Acting under the cover of a Hollywood producer scouting a location for a science fiction film, a CIA agent launches a dangerous operation to rescue six Americans in Tehran during the U.S. hostage crisis in Iran in 1980.
A young man who survives a disaster at sea is hurtled into an epic journey of adventure and discovery. While cast away, he forms an unexpected connection with another survivor: a fearsome Bengal tiger.
Harvard student Mark Zuckerberg creates the social networking site that would become known as Facebook, but is later sued by two brothers who claimed he stole their idea, and the cofounder who was later squeezed out of the business.
Maya is a CIA operative whose first experience is in the interrogation of prisoners following the Al Qaeda attacks against the U.S. on the 11th September 2001. She is a reluctant participant in extreme duress applied to the detainees, but believes that the truth may only be obtained through such tactics. For several years, she is single-minded in her pursuit of leads to uncover the whereabouts of Al Qaeda's leader, Osama Bin Laden. Finally, in 2011, it appears that her work will pay off, and a U.S. Navy SEAL team is sent to kill or capture Bin Laden. But only Maya is confident Bin Laden is where she says he is. Written by
Jim Beaver <firstname.lastname@example.org>
James Gandolfini, who portrays former CIA head Leon Panetta, sent a note to Panetta before the film came out: "I'm very sorry about everything. I apologize. You're like my father, so you'll find something to be angry about, but please let me know." For months, silence. Then, as the film was in the middle of awards season in early January, screenwriter Mark Boal told Gandolfini, "Leon Panetta would like your phone number because he doesn't know how to get in touch with you." The actor was surprised. "He's the head of the CIA! He can't find me? Come on, really?!" See more »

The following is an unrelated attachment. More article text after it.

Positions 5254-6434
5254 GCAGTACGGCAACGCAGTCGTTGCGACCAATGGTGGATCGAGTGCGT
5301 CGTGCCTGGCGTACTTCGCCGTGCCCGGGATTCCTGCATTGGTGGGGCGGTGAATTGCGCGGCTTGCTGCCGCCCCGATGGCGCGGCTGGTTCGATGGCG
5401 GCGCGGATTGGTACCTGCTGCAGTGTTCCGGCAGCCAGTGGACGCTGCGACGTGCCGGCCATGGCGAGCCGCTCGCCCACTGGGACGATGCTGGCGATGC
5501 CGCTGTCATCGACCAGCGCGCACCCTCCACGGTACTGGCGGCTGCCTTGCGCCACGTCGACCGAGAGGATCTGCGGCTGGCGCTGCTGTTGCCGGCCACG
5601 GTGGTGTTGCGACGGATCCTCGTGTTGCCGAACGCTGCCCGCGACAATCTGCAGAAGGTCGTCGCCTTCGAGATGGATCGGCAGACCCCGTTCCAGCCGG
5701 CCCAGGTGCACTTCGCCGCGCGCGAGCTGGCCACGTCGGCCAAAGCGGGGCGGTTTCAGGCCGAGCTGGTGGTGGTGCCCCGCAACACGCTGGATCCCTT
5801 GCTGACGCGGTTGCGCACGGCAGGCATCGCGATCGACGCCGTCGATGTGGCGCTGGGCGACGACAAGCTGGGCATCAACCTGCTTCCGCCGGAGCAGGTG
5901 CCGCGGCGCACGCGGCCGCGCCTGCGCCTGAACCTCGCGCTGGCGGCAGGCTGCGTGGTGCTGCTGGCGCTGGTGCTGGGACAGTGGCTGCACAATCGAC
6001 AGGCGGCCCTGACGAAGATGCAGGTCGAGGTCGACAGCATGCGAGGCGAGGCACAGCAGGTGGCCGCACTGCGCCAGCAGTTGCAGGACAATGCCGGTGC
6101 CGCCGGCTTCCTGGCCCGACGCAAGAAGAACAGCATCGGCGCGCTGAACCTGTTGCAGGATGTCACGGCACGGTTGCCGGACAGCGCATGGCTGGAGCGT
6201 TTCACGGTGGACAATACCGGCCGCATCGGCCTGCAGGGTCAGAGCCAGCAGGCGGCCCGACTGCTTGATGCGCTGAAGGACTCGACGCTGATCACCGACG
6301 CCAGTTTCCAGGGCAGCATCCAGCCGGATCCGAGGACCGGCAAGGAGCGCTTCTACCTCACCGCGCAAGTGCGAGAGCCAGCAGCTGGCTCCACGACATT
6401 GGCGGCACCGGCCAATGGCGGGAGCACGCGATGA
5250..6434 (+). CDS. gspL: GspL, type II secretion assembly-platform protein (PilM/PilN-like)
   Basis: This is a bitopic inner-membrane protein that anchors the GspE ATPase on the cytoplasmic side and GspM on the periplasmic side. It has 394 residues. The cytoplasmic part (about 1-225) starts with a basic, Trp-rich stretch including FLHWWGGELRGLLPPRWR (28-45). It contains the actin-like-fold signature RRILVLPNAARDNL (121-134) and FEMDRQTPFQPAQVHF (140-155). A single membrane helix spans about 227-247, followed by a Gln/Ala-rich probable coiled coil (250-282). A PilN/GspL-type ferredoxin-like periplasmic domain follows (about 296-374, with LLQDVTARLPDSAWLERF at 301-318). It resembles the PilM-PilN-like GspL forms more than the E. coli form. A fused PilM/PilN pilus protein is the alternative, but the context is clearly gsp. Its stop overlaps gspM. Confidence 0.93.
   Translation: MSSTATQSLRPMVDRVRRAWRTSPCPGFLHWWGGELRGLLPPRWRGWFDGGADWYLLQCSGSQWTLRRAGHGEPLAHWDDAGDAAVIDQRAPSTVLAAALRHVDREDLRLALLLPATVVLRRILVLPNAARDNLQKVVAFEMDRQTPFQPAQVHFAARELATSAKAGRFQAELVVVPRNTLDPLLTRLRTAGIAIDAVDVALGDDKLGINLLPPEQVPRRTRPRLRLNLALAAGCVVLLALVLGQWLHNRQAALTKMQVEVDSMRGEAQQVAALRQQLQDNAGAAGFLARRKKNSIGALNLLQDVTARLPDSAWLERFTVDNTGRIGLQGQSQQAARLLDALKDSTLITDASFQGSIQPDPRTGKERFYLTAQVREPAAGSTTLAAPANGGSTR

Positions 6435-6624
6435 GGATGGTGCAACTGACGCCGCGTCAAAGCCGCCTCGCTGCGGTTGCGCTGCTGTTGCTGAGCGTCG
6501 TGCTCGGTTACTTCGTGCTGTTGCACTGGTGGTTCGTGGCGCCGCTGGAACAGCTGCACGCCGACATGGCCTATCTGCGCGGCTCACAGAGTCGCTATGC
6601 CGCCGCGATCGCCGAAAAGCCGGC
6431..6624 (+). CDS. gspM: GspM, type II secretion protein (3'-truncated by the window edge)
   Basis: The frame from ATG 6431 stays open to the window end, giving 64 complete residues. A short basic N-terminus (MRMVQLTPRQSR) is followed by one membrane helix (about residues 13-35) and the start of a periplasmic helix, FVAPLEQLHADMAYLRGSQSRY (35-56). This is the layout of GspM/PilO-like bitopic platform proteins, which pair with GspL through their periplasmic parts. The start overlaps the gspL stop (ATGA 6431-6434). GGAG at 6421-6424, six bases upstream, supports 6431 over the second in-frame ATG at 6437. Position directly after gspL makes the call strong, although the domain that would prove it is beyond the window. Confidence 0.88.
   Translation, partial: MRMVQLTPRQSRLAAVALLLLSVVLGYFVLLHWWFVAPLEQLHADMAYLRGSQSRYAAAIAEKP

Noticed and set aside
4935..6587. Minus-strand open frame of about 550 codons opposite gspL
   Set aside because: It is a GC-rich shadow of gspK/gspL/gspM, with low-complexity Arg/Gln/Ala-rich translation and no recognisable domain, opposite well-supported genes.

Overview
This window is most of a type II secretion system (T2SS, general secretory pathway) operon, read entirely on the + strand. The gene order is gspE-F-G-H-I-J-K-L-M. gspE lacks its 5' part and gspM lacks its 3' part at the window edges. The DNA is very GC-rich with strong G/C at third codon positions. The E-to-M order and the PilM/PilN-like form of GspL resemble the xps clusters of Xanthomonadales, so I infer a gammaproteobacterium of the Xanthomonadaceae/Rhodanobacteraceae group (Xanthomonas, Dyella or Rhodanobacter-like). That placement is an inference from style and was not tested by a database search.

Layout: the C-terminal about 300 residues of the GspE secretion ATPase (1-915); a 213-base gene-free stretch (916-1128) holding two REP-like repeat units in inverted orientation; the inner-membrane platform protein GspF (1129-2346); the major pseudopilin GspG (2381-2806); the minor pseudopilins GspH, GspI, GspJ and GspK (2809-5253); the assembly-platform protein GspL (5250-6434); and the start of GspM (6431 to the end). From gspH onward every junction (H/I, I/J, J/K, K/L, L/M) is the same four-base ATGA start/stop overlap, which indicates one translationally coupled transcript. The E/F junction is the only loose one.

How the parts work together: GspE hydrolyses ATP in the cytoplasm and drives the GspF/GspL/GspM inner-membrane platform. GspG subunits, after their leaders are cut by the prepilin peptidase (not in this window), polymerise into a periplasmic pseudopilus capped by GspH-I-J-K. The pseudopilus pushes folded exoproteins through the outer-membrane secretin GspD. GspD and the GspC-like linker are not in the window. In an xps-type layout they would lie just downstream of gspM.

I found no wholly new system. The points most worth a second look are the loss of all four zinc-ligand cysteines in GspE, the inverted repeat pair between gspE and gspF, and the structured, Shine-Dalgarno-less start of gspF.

When the CIA agents are blocked by two Motorbike gun men, In the next shot we see the bike shown in the beginning (Apache) is not the same as the one in the last long shot (Hero Honda Splendor). See more »
The filmmakers wish to especially acknowledge the sacrifice of those men, women, and families who were most impacted by the events depicted in this film: the victims and the families of the 9/11 attacks; as well as the attacks in the United Kingdom; the Marriott Hotel in Islamabad, Pakistan; in Khobar, Saudi Arabia; and at the Camp Chapman Forward Operating Base in Afghanistan. We also wish to acknowledge and honor the many extraordinary military and intelligence professionals and first responders who have made the ultimate sacrifice. See more »
At the top of the film it makes a false claim for truth. What we get is a well constructed but highly clichéd account of one maverick woman against the might of the establishment CIA to bring down Osama Bin Laden(OBL). (in other words a Fiction)
It's amazing how a simply linear narrative can mislead. THe film is a poor attempt to make a positive case for torture. All those tortured led inevitably to the capture of OBL, with one exception: a man planted by Al Queda to mislead and blow up CIA (in a CIA base): not only ridiculous in itself, but simply another devise to paint the CIA as victims as they torture a string of people to Victory: the summary murder of OBL without a legal trial.
What does it not bother to mention? The 100,000 killed and millions displaced by the US invasion of Iraq, in the same period. And the thousand or so unconnected persons that were also tortured for no reason or illegally incarcerated without justification or due legal process.
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